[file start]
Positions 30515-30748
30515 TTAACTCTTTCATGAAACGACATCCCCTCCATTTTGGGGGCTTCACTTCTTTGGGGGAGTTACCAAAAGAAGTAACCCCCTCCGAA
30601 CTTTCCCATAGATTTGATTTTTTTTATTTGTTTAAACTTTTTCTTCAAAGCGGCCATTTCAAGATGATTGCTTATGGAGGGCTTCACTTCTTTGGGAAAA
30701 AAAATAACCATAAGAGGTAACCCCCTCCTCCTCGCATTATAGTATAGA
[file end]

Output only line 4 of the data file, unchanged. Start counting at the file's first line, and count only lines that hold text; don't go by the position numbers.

30701 AAAATAACCATAAGAGGTAACCCCCTCCTCCTCGCATTATAGTATAGA